When it comes to NVOCCs and freight forwarders, they might seem similar, but they have distinct roles:
NVOCC (Non-Vessel Operating Common Carrier):
- NVOCCs primarily handle ocean shipping.
- They often lease space on ships and consolidate cargo from multiple customers into containers.
- NVOCCs can issue their own bills of lading.
- They can set prices for shipping services and make contracts with ocean carriers.
- They usually work with international cargo.
- Freight forwarders manage the entire logistics process, including land, air, and sea transport.
- They don't lease space on ships but can help with all modes of transportation.
- Freight forwarders typically don't issue their own bills of lading.
- They arrange shipments and handle documentation.
- They work with various types of cargo and can be involved in domestic and international shipping.
What are NVOCC charges?
NVOCC charges can differ between ports and are influenced by the specific shipping line you use. These charges cover various services, including:
Terminal Handling: These are fees related to the handling of cargo at the terminal, where it's loaded onto or offloaded from the ship.
Seal Charges: These charges are associated with securing the cargo containers with seals to prevent tampering or unauthorized access.
BL (Bill of Lading) Charges: These fees are for the creation and processing of the Bill of Lading document, which is essential in the shipping process.
Delivery Order Charges: These charges are linked to the preparation of delivery orders, which instruct where and to whom cargo should be delivered.
Survey Charges: Survey charges are incurred when cargo inspections or surveys are required, typically for assessing the condition of goods or resolving disputes.
Cleaning and Washing Charges: These charges cover the cleaning and washing of cargo containers to ensure they meet cleanliness and hygiene standards.
It's important to note that NVOCC charges can vary, so it's a good practice to understand and discuss these charges with your chosen NVOCC or shipping line to ensure transparency and cost clarity for your specific shipping needs.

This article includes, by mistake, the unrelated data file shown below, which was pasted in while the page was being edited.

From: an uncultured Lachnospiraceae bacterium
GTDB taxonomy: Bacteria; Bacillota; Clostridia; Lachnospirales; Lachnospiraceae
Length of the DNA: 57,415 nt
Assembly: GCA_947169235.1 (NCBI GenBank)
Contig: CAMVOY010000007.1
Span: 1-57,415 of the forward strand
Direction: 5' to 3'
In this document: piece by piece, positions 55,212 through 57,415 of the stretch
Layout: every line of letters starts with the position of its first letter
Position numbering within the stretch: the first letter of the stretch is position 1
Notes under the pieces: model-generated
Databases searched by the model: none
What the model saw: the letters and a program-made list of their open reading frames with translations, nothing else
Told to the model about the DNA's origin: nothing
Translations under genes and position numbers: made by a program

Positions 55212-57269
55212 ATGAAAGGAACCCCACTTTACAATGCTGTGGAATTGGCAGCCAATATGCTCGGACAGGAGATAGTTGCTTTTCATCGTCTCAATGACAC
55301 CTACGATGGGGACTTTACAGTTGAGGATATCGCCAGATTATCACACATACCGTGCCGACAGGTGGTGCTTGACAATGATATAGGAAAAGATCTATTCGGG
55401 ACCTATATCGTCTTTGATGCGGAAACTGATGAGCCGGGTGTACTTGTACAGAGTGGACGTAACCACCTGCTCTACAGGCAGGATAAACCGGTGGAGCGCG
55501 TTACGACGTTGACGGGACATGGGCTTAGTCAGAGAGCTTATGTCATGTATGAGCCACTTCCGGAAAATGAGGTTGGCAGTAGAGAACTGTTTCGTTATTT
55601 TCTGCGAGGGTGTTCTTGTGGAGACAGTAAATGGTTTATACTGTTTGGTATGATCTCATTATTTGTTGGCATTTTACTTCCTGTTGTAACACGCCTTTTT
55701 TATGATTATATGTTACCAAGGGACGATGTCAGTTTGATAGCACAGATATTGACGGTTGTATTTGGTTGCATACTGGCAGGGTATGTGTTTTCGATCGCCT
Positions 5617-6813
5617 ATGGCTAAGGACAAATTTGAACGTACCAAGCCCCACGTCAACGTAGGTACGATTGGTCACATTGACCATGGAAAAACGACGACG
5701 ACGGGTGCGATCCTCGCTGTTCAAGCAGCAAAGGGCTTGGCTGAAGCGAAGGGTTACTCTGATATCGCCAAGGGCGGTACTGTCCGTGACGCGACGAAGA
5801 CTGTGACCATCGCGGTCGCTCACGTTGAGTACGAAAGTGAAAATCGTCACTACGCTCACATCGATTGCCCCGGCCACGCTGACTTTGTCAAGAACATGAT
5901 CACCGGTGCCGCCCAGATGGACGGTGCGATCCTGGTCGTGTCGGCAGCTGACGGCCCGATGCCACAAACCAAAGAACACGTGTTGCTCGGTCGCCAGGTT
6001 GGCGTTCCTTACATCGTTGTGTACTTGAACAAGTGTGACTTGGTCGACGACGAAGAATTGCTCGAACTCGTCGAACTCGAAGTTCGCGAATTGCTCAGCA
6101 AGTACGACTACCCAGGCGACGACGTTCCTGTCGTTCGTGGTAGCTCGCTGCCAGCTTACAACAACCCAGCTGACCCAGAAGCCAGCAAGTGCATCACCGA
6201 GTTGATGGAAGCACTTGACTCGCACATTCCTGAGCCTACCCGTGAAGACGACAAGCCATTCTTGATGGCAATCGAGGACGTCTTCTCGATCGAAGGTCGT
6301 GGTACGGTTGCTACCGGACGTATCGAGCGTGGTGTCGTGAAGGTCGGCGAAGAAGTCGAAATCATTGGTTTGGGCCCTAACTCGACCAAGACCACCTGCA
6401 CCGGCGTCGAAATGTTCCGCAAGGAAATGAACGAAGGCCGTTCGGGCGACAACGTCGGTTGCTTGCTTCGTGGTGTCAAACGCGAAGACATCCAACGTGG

NVOCC in the Bill of Lading
When you see NVOCC in the bill of lading, it means that NVOCC is like a shipping company. They're in charge of moving the goods and keeping them safe. They also make their own Bill of Lading paper to keep track of the stuff they're moving. This is often used when they put many people's things into one big container to make shipping easier. So, NVOCC in the bill of lading means they're the ones taking care of your stuff during the journey.
Advantages of using an NVOCC
Exporting through an NVOCC is a smart choice because:
Transparency: With an NVOCC, you always know where your goods are during the shipping journey. They keep you informed about when your shipment will reach important points, so you're well-prepared.
Flexibility: NVOCCs are better at accommodating changes. They have connections with various carriers, so they can help you, even if you need to make last-minute adjustments. This saves you from costly surprises.
Safety First: Once you hand your goods to an NVOCC, it's their job to make sure your cargo gets to its destination safely and on time. They become your main point of contact for all things related to your shipment, making the process simple and secure.
Disadvantages of using an NVOCC
While NVOCCs have their advantages, they come with some drawbacks:
Limited Authority: Since NVOCCs don't own ships, they might have limited control over last-minute changes. This could be an issue if you need quick adjustments to your shipping plans.
Delayed Information: When you work with an NVOCC, you get updates about your cargo through them, not directly from the shipping company. Sometimes, there might be delays in getting this information, especially if there are changes in the shipping schedule or routes. This delay could lead to issues.
Lack of Notification: Occasionally, cargo might get damaged during loading, unloading, or transport, and the NVOCC might not be promptly informed. This can have serious consequences for the shippers, as they might not be aware of any issues until it's too late.
In the global shipping scene, NVOCCs are like helpful middlemen. They make shipping easier for businesses of all sizes. They come with benefits, but there are also some things to watch out for. All in all, NVOCCs are important players in making sure things move smoothly in international trade.